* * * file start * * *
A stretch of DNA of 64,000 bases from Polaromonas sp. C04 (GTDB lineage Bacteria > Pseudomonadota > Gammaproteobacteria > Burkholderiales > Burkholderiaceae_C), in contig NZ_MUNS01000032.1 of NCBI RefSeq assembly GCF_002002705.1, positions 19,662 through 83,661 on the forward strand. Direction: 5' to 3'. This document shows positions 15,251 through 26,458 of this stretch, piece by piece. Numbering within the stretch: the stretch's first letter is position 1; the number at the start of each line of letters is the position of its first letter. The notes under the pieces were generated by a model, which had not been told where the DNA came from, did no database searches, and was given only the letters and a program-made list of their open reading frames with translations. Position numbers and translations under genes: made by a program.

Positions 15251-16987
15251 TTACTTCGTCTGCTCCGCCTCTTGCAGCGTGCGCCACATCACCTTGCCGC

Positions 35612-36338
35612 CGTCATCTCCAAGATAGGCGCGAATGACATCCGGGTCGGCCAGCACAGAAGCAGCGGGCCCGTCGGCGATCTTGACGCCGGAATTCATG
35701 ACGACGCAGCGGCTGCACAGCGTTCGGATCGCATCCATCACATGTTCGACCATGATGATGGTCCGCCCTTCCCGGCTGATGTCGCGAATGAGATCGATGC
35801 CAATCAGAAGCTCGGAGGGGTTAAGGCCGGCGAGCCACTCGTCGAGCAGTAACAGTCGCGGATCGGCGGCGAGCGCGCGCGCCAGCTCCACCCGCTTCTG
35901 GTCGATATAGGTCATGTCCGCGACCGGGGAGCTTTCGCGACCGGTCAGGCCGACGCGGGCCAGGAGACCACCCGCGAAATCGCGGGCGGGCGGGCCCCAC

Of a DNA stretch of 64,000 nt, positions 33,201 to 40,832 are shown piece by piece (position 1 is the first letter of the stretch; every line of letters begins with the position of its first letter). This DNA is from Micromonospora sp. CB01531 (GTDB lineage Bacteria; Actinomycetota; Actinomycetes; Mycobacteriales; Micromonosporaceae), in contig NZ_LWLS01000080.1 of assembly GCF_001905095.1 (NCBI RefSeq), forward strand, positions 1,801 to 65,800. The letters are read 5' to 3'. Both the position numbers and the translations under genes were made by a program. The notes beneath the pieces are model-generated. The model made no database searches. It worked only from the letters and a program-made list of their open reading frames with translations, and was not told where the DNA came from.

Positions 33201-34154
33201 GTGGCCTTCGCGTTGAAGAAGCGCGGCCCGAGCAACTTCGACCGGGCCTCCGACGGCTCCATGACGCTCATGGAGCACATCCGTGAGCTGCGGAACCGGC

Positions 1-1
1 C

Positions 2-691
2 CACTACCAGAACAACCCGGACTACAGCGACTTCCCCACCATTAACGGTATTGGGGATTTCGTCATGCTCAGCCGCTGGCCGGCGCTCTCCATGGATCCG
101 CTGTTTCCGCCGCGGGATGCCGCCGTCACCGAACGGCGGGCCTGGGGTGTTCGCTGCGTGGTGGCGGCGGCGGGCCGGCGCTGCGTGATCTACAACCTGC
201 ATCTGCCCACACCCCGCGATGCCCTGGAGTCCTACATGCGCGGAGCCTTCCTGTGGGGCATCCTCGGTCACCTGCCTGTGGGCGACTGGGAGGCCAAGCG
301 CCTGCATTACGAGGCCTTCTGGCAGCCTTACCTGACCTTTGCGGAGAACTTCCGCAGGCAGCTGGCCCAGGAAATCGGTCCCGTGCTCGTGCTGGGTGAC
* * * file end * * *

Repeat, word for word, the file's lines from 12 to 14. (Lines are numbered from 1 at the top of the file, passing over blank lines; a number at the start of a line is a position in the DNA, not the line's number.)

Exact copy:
Positions 1-1
1 C

Positions 2-691